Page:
“The most surprising thing was eventually, when the ground had been cleared, Chris Lewis went to the end of his mark to finish his over and he asked where the ball was. Despite the carnage and thousands of people out on the field, the ball was still resting against the boundary board where Lara had hit it.
England’s final bowling figures
Fraser 43-4-121-2, Caddick 47.2-8-158-3, Tufnell 39-8-110-0, Lewis 33-1-140-0, Hick 18-3-61-0.
“It would have been a great souvenir for somebody but, at the end of the innings, I got the ball and asked all of the England bowlers to sign it and presented it to him. Whether he still has it, I have no idea.”
Lara was eventually dismissed for 375, caught behind by Russell off the bowling of Andrew Caddick. His innings lasted 766 minutes (12 hours 46 minutes), 538 balls and he scored 45 fours but no sixes.
Russell: “It’s important to keep your concentration because he did edge one to me eventually. Two and a half days later!”
Chanderpaul: “At the end of that day, the dressing room was a very happy place to be. Everybody was out celebrating and having some fun. It was an exciting moment and I enjoyed it as a young fella just coming into the side in my debut series.”
Later that year, Lara would spend the summer as Warwickshire’s overseas player. On 6 June, he set a new world record for the highest first-class score of all time. The 501 not out made against Durham is yet to be bettered. Lara lost his Test world record to Australia’s Matthew Hayden when the opener scored 380 against Zimbabwe in Perth in 2003. However, he reclaimed the record when he scored 400 not out against England in Antigua in April 2004.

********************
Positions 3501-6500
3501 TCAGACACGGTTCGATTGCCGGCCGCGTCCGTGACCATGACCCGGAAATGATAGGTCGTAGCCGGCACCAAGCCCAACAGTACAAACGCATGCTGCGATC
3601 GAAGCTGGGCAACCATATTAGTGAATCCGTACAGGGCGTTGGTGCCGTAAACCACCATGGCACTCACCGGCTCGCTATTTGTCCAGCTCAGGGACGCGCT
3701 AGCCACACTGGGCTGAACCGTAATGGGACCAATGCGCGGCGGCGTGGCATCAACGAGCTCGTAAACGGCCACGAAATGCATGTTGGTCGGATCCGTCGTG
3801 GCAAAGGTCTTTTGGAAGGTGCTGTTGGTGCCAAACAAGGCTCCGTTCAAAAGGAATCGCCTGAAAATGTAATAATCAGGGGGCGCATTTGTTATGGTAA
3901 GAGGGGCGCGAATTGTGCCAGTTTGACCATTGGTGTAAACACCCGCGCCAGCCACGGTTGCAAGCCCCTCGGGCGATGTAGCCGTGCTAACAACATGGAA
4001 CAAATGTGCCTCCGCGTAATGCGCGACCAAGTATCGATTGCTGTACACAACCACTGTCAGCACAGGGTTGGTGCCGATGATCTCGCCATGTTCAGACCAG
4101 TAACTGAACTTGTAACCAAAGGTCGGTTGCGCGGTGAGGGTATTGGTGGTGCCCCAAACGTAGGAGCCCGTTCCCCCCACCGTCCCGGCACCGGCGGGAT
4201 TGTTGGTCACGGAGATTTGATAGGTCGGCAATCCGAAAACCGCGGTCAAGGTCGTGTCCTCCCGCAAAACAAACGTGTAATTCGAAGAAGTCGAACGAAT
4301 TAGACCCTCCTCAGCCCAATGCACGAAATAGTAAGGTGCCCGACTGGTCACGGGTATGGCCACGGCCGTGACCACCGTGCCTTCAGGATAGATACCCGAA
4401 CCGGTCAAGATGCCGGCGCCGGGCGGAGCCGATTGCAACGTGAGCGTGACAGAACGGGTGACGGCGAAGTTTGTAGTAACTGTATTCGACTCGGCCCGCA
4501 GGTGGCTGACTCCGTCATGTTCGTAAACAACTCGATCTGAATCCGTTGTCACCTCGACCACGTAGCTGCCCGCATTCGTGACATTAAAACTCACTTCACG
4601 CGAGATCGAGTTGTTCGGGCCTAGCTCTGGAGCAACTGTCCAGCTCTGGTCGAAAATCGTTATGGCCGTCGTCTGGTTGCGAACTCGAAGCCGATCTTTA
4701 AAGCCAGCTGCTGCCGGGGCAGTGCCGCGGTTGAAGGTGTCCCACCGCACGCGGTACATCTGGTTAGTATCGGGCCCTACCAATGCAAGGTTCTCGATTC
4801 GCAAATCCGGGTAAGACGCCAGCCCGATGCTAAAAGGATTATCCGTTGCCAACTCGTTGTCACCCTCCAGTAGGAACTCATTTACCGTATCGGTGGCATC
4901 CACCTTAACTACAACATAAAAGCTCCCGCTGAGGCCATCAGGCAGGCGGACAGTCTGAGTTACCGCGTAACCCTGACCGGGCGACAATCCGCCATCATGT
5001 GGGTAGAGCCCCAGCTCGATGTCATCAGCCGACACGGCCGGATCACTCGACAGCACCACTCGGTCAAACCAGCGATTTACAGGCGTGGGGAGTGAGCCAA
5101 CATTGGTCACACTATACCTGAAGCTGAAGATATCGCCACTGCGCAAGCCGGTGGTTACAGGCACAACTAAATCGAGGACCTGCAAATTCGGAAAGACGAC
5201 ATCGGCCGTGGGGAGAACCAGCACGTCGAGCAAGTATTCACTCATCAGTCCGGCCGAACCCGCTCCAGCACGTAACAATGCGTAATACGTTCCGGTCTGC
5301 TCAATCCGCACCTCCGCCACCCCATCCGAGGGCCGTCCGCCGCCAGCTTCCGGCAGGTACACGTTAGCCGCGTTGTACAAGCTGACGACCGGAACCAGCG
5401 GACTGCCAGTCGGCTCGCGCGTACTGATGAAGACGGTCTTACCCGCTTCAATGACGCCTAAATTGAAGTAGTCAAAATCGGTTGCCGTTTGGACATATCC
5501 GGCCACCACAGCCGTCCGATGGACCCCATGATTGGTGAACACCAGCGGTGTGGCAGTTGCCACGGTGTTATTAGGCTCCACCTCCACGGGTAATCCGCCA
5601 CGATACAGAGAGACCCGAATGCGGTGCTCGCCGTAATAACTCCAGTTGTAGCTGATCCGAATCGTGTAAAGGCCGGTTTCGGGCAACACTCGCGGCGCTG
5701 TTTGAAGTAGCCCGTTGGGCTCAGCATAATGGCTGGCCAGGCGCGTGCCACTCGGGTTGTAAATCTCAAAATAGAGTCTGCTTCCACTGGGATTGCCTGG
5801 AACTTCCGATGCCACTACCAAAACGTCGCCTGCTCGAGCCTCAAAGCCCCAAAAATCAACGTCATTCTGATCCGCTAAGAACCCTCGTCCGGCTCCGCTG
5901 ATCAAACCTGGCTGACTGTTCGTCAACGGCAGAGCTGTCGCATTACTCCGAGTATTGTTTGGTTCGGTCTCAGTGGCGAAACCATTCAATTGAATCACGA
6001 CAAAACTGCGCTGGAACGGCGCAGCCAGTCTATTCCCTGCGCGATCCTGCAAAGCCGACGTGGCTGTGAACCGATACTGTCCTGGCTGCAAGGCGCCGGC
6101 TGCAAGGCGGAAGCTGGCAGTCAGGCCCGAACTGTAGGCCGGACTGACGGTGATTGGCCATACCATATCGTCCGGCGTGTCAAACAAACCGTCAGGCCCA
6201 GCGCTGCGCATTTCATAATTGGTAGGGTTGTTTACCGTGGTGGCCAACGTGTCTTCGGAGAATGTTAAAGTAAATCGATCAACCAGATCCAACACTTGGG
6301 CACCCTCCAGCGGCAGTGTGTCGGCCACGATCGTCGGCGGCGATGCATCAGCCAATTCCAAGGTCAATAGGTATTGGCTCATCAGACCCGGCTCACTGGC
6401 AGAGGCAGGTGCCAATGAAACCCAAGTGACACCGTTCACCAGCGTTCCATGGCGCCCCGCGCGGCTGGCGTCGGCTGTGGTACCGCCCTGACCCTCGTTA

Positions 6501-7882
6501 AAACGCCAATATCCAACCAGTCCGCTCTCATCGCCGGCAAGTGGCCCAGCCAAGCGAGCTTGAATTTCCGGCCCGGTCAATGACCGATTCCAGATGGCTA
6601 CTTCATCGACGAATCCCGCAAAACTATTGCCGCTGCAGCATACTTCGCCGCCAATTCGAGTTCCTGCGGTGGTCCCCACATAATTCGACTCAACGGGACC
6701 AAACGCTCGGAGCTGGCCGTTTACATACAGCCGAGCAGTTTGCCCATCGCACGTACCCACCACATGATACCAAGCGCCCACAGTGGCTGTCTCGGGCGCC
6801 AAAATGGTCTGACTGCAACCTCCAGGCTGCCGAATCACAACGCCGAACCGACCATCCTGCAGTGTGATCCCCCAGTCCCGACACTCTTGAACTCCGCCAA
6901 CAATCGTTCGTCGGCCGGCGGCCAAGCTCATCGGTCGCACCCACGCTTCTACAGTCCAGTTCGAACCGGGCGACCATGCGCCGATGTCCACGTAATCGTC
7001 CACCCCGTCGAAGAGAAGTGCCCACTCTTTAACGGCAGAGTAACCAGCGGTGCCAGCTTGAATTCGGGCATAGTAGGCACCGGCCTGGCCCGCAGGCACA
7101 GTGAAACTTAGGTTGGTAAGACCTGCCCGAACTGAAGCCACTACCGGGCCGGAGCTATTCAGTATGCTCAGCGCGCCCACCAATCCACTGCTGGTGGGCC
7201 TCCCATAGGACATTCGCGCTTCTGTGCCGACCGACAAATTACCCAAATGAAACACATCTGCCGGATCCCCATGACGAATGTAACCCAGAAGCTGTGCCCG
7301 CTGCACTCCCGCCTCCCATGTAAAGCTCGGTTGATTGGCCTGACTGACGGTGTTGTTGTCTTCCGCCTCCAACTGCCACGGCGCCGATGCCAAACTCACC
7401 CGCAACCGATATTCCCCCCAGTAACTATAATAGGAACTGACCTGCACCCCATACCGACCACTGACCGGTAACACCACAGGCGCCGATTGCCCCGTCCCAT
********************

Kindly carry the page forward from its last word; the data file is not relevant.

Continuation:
Stewart: “He’s the best player I have played against. I’m splitting hairs between him and Sachin Tendulkar but I have always just put Brian at the top of the tree because he would destroy a bowling attack and, when you set fields, he would put the ball where you have just taken a fielder from. His appetite for run-scoring, while also taking the attacking option, makes him stand apart.”
Fraser: “You look at the top 15-20 innings that have ever been played and this fella has made half a dozen of them.”
Thorpe: “I got to watch a lot of his innings from side on and I put a lot of my style, when I became aggressive and pro-active, down to watching great players like him. I looked at the little bits, like his foot movement, his backlift. He had everything as a player. What set him apart was his ability to get two world records and bat for that length of time.”
Russell: “Lara would bat and bat but he would kill you by scoring so quickly. The game would race by because he’d score two or three boundaries an over and you couldn’t do anything about it. He’s one of those players who when he bats, you stop what you are doing.”
Additional reporting by BBC Radio 5 live’s Kevin Howells and Tim Peach, and BBC Radio Derby’s Owen Bradley